Sept. 26, 2019
Previous Next

Use of nanopores could lead to cleaner water

Anne M Stark, stark8 [at] llnl.gov, 925-422-9799

Not all nanopores are created equal. For starters, their diameters vary between 1 and 10 nanometers (nm).

The smallest of these nanopores, called Single Digit Nanopores (SDNs), have diameters of less than 10 nm and only recently have been used in experiments for precision transport measurements.

A team of Lawrence Livermore National Laboratory (LLNL) scientists and colleagues from seven other institutions, led by the Massachusetts Institute of Technology (MIT), have reviewed recent SDN experiments and identified critical gaps in understanding nanoscale hydrodynamics, molecular sieving, fluidic structure and thermodynamics.

The team said a better understanding of transport at the nanoscale can lead to innovative technologies such as new membranes for water purification, new gas-permeable materials and energy storage devices.

“If we can fill these gaps, we can discover new mechanisms of molecular and ionic transport at the nanoscale that may apply to a host of new technologies,” said LLNL material scientist Tuan Anh Pham, co-author of the article appearing in The Journal of Physical Chemistry.

SDNs can be tailored to sieve ions efficiently from seawater and serve as membranes for seawater desalination; differentiate between polar and nonpolar fluids; enhance proton transport in fuel cell applications; and generate electricity from osmotic power harvesting.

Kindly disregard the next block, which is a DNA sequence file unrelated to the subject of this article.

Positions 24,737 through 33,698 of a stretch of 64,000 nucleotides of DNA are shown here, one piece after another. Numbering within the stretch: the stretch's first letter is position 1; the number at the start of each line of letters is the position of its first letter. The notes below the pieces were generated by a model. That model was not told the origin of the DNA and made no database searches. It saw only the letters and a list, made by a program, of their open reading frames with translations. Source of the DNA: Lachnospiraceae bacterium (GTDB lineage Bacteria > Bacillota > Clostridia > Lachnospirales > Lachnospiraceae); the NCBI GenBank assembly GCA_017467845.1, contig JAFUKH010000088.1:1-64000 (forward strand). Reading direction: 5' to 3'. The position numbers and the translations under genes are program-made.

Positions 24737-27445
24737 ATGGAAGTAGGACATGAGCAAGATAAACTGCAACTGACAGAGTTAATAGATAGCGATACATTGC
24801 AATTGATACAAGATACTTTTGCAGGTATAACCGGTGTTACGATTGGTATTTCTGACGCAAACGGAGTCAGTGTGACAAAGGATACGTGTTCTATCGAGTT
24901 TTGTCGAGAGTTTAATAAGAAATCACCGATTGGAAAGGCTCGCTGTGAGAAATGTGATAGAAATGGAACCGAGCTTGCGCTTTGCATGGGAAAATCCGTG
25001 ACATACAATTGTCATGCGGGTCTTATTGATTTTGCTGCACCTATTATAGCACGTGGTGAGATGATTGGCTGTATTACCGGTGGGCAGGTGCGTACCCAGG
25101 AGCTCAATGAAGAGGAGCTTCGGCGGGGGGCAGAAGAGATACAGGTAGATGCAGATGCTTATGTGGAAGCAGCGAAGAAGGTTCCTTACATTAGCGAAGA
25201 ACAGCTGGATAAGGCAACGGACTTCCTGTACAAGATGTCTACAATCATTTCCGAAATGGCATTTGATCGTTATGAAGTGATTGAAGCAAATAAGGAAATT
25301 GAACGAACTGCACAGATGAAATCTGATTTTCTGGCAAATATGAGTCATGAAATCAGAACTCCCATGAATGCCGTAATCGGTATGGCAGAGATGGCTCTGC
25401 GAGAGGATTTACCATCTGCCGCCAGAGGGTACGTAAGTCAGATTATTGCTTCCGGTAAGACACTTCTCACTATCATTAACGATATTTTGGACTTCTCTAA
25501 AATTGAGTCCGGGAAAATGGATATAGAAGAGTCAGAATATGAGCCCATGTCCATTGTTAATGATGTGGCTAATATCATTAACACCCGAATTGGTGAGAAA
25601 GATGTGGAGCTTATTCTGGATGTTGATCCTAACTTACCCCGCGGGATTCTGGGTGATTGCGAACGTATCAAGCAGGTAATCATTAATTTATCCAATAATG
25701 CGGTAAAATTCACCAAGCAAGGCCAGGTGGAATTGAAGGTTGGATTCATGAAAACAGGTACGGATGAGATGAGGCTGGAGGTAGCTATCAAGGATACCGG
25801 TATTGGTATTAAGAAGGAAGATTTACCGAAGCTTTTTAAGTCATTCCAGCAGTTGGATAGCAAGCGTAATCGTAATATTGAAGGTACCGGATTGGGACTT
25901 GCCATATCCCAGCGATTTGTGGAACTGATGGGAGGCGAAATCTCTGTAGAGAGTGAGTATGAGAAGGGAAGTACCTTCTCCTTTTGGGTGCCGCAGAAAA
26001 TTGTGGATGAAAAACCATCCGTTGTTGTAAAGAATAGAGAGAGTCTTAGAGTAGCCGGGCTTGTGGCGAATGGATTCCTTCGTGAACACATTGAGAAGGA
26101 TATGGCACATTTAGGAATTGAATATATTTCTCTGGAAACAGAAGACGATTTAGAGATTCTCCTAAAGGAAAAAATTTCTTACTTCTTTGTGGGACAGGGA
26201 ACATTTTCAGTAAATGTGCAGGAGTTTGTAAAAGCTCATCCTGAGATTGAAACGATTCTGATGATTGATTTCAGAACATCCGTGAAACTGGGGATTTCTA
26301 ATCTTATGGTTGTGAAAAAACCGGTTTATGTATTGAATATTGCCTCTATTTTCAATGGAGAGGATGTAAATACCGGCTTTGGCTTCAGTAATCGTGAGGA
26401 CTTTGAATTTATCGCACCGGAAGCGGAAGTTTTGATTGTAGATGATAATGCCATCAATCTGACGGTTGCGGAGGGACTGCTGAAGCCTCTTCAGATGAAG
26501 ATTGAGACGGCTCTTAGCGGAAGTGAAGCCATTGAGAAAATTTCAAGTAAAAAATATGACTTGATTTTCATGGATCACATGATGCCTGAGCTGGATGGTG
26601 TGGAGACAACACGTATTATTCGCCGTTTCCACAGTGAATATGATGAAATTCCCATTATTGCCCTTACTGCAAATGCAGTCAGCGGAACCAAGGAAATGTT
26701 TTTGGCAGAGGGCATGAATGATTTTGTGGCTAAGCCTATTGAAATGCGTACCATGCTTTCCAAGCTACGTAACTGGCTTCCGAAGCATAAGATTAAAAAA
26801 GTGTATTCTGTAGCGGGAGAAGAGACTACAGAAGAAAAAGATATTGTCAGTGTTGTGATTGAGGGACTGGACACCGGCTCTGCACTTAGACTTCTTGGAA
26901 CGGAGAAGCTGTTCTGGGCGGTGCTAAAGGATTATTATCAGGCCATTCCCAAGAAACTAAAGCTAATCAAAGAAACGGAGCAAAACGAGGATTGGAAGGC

“A deeper understanding of water transport through SDNs may allow us to build robust synthetic analogs of transmembrane proteins, such as aquaporins, for water treatment applications,” said LLNL material scientist Aleksandr Noy, another co-author of the article.

The team analyzed seven knowledge gaps in the understanding of nanoscale behavior. For example, scientists have seen a counterintuitive slip-flow enhancement in nanopores, in which the narrowest nanopores demonstrate the highest mass transport rates. Other notable knowledge gaps include fluid phase boundaries in SDNs that are distorted relative to their bulk fluid counterparts, and nonlinear, correlative effects in ion transport through SDNs that are not observed in larger diameter nanopores.

“We expect that the study of molecular and ionic transport under extreme confinement will test the limits of bulk-scale fluid mechanics, provide opportunities for the exploration of new synthetic and spectroscopic techniques and inform our understanding of transport at molecular interfaces,” said Eric Schwegler, LLNL director of Sponsored Science and a co-author of the review.

Other institutions include University of Illinois, Urbana-Champaign, University of Maryland, Yale University, Stanford University, University of Florida and University of California, Irvine.

The work is part of the Center for Enhanced Nanofluidic Transport, an Energy Frontier Research Center funded by the Department of Energy’s Office of Science.